Ross Holding and Management Company v. Advance Realty Group LLC, C.A. No. 4113-VCN (Del. Ch. Sept. 29, 2011). Read opinion here.

Issue Addressed: This short letter ruling granted in part a motion to compel unredacted tax returns and related documents.  The requested documents related to a claim by the plaintiff that the defendants liquidated, or will liquidate, certain interests that may cause negative tax consequences, although the Court described it as a “not-well defined claim” for increased tax liability allegedly attributable to the conduct of defendants.

Background: The defendants sought the tax returns of the plaintiffs, partners and shareholders, in unredacted format, and various additional related documents for the period 2001 through 2010.  The parties previously entered into a confidentiality stipulation.

Discussion and Holding: The challenge presented to the Court was how to define or describe the information which was necessary and relevant as compared to information in the tax returns that was not related to the claims and defenses in the case (in the absence of clarity from the parties on that point).  The Court regarded it as unfortunate that the parties did not provide a workable standard to limit the information or to allow for redaction of the tax returns.  The Court resolved the issue by limiting the grant of the motion to tax returns, subject to the confidentiality stipulation. After those returns were produced, the Court acknowledged the possibility that additional information would be sought.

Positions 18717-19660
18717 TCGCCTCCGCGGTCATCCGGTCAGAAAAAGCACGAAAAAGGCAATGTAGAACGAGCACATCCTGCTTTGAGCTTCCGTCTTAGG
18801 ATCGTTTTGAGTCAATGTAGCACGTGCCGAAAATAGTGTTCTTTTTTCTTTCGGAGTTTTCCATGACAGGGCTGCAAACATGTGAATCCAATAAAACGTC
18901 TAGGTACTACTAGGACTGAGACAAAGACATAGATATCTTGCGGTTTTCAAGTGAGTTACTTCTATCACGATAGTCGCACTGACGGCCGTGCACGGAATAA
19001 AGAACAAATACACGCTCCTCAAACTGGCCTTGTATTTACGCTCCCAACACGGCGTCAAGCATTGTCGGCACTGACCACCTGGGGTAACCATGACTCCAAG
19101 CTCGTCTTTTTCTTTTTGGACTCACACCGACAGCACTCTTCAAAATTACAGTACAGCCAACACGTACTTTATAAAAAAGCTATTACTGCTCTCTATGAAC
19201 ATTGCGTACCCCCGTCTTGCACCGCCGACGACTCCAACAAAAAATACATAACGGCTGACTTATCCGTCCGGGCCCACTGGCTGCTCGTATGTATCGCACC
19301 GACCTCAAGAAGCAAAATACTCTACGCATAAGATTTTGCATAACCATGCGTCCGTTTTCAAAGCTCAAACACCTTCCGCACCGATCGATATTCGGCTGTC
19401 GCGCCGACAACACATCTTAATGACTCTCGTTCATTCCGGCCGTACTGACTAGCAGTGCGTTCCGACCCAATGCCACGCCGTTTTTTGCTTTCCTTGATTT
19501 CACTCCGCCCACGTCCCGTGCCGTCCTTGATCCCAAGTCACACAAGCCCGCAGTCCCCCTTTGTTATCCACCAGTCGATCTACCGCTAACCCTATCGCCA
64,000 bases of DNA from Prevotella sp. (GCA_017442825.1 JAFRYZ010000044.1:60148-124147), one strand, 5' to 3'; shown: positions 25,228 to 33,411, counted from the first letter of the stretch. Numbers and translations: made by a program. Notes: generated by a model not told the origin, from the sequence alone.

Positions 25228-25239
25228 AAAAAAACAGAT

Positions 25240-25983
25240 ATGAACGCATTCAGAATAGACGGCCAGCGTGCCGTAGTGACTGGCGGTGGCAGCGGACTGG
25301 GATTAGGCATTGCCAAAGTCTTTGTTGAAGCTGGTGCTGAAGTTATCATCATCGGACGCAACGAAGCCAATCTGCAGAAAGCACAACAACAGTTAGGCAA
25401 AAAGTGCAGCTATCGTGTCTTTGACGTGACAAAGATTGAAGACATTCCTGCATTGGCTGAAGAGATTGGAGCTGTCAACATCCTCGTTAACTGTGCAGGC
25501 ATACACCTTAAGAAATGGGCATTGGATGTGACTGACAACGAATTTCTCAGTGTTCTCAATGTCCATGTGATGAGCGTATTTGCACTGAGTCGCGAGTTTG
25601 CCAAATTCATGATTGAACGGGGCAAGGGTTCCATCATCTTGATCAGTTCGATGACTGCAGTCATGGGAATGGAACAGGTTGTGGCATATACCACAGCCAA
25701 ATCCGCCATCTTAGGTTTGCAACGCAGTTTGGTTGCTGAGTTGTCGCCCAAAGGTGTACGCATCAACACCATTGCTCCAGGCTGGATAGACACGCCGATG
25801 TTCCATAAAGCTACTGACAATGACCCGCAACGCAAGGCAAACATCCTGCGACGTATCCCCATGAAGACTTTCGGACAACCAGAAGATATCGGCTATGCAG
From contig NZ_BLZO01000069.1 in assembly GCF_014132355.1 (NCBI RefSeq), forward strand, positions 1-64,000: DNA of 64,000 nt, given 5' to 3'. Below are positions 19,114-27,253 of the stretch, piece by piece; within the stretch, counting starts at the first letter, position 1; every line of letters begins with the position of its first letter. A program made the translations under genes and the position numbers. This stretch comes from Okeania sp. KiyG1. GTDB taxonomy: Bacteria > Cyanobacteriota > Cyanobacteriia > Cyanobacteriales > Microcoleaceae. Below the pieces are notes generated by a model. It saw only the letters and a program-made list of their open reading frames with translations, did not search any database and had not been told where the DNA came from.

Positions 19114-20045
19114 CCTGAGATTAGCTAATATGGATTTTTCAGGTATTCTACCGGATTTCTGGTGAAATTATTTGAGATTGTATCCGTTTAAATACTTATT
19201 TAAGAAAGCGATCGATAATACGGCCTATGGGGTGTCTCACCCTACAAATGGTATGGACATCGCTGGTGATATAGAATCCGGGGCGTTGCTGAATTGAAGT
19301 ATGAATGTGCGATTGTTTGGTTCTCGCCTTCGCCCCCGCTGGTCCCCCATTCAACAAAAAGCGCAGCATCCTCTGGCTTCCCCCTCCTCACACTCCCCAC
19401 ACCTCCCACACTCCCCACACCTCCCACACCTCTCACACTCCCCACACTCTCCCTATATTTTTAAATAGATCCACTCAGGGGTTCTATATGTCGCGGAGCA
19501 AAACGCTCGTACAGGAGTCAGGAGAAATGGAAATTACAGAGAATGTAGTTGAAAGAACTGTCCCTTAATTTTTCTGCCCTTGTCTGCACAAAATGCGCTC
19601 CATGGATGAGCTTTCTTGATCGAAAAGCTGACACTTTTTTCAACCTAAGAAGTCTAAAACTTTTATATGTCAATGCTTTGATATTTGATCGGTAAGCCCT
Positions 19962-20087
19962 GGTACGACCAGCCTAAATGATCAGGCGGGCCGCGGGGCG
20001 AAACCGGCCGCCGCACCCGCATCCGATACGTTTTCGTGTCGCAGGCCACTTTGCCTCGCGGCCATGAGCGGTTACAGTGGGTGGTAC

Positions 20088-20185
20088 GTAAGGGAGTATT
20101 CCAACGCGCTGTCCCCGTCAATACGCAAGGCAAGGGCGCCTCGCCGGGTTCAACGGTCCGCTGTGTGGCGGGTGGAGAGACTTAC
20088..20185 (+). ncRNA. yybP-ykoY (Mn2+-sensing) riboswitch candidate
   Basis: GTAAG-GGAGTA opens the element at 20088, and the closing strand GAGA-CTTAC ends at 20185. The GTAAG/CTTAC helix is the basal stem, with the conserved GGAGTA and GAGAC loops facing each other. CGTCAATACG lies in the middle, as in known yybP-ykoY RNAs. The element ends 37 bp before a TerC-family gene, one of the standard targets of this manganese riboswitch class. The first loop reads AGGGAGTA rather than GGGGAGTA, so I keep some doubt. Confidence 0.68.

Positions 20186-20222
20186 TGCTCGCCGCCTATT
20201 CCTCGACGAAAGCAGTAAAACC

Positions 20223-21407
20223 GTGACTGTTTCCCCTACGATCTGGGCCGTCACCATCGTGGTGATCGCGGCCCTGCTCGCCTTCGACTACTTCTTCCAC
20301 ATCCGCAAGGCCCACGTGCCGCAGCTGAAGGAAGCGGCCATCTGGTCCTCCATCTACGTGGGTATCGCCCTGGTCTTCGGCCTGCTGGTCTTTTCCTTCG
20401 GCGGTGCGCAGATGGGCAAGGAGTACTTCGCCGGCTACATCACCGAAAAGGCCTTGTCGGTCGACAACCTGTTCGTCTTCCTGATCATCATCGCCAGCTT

Practical Postscript: This motion to compel was adjudicated in a balanced, businesslike and benign manner. Motions to compel in corporate or commercial litigation are one of the least enjoyable parts of the job for the bench and bar. Some jurists approach them with a view akin to “a pox on both your houses”, while others “choose sides” and impose fees against the party losing the motion–though it is often not clear which party is responsible for the impasse. In this decision, neither party appears to have suffered an unhappy fate (beyond the merits of the motion), and the Court appears to have calmly dispatched justice in this discovery dustup.